A perk of being a long-term resident in a country that is currently sitting atop most lists for “cool vacay destinations in the world”, is being asked on a
weekly daily basis:
“So… What are your Tokyo/Kyoto/Japan tips and recommendations?”
To which I politely smile and internally try to decide whether the person asking is mentally diminished or just hailing from an Internet-free country. Because all I hear is “Could you google Lonely Planet’s Top 10 List of Things to Do in Tokyo for me?”…
Since there is clearly no useful or interesting answer to that question, and since it is a lot easier to be negative than positive1, I instead decided to compile a near-exhaustive list of places and things that you should stay away from, when you visit Tokyo.
You will notice an important overlap with aforementioned “Top 10 Tokyo whatever” lists commonly found elsewhere, and there’s a good reason for that: these are mostly places that were interesting/special at some point long ago or fit well-enough in the trite “Japan-be-crazy-yo” narrative, to make them ideal candidates for lazy tourist guides and other lists catering to the lowest-common denominator.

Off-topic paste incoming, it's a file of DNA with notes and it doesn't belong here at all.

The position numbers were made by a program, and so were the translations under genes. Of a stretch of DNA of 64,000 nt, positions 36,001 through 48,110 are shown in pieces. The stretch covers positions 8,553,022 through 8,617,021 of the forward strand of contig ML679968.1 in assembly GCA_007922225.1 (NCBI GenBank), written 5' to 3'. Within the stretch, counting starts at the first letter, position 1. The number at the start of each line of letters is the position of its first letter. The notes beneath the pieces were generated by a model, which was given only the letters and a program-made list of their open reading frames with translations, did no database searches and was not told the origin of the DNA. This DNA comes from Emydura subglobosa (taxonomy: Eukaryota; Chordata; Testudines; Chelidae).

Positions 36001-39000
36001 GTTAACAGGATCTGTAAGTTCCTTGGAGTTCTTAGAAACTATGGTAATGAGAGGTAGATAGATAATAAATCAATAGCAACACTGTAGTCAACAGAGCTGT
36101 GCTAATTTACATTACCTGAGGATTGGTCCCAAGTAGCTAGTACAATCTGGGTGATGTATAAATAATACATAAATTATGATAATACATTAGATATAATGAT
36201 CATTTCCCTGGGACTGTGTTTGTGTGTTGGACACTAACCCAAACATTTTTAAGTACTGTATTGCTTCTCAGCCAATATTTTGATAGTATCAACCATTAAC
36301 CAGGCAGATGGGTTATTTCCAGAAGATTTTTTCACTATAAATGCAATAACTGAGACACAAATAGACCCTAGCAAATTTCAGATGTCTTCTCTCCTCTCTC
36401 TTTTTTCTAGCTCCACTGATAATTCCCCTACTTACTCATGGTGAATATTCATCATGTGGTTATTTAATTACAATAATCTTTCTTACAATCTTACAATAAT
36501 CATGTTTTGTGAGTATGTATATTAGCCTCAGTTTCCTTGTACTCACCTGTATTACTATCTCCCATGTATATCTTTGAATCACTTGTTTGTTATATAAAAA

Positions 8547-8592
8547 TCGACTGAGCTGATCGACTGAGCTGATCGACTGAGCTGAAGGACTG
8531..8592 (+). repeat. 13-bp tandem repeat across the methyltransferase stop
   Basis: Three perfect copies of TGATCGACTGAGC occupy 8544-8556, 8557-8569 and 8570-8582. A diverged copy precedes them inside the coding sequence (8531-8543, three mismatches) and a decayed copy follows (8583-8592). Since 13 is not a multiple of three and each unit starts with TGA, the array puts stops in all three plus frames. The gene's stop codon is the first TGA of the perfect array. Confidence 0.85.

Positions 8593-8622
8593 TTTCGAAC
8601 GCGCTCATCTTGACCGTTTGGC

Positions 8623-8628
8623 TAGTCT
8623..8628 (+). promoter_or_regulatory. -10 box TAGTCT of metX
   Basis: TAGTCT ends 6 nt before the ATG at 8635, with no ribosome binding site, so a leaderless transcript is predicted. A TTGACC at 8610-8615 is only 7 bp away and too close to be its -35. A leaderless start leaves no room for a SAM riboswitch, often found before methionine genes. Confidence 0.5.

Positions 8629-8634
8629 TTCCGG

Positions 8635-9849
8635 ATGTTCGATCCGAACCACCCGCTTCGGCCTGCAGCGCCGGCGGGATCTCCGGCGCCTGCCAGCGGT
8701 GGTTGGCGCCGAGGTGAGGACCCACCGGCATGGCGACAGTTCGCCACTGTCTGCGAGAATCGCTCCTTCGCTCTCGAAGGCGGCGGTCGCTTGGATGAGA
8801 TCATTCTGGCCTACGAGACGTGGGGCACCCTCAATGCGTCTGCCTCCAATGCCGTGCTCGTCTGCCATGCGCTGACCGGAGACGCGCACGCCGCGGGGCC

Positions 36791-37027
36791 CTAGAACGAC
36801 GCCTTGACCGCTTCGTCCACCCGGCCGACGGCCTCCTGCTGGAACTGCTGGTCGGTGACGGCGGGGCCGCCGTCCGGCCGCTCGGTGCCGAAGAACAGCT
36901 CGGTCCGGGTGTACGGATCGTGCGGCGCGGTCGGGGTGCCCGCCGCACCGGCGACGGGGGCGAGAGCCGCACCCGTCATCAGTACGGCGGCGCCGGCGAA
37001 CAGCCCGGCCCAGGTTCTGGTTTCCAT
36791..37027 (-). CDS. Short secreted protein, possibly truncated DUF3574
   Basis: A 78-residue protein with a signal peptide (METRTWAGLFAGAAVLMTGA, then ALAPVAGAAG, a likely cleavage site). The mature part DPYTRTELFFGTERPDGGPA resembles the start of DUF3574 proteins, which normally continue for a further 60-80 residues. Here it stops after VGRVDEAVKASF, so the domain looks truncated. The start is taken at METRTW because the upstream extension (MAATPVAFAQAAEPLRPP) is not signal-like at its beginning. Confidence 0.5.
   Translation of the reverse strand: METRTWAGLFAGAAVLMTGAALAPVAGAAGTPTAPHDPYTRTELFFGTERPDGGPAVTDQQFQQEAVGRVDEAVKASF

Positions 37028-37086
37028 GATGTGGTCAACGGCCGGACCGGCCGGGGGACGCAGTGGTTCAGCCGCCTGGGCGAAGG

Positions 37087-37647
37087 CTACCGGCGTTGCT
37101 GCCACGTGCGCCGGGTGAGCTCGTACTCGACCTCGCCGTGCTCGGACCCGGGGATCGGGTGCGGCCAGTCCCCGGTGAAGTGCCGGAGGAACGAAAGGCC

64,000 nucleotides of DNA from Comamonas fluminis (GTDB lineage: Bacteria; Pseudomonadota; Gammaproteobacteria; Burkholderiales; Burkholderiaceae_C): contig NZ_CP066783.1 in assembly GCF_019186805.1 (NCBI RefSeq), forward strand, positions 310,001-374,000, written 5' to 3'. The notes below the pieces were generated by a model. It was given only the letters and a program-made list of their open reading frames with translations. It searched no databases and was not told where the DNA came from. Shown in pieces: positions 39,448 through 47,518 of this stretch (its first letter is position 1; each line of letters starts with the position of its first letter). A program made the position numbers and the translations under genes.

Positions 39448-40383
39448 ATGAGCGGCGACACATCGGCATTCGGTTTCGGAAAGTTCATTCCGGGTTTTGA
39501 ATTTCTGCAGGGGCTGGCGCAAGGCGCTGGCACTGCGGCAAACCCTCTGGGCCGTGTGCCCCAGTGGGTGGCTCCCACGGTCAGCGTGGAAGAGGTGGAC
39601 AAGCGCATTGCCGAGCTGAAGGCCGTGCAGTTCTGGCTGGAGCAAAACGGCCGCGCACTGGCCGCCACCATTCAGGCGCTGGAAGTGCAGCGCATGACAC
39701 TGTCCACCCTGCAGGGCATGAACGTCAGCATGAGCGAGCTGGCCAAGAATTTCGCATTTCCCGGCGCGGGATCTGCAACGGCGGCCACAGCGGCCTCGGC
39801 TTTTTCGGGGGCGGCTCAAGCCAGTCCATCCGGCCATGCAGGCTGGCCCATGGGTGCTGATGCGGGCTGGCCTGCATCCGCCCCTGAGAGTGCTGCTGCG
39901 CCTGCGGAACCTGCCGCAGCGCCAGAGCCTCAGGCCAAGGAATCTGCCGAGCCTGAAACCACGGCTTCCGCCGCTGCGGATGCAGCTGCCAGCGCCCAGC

Rule of thumb: if you are the sort of tourist who loved their visit to London’s Piccadilly Circus, Paris’ Champs Élysées, NYC’s Times Square or SF’s Fisherman’s Wharf, this list of don’ts is emphatically not for you. In fact, you can even use it as a blueprint for your dream Tokyo visit. For everyone else, here you go:
aka Maido Cafés
Last cool/interesting: Never
Who goes there: 20% Japanese (otaku on the spectrum and/or sex-offence-on-minors-under-the-age-of-consent waiting to happen), 80% tourists that heard these things were super popular and cool in Japan.
Selling points: Bland overpriced biscuits served by pimply high-school students to awkward shut-ins and clueless tourists in a hastily-refurbished Akihabara apartment. Basically like Applebees, with more pedophilia and shittier food.
Harajuku’s Takeshita Dori
Last cool/interesting: 2004? 2001?… Whenever the dozen Japanese girls who used to buy their cosplay outfit there graduated from high-school.
Who goes there: 99% foreign tourists (about half Western tourists, convinced that the other Chinese/East-Asian half are authentic locals). 1% Nigerian guys pretending to be from Chicago to sell you authentic American hip-hop streetwear.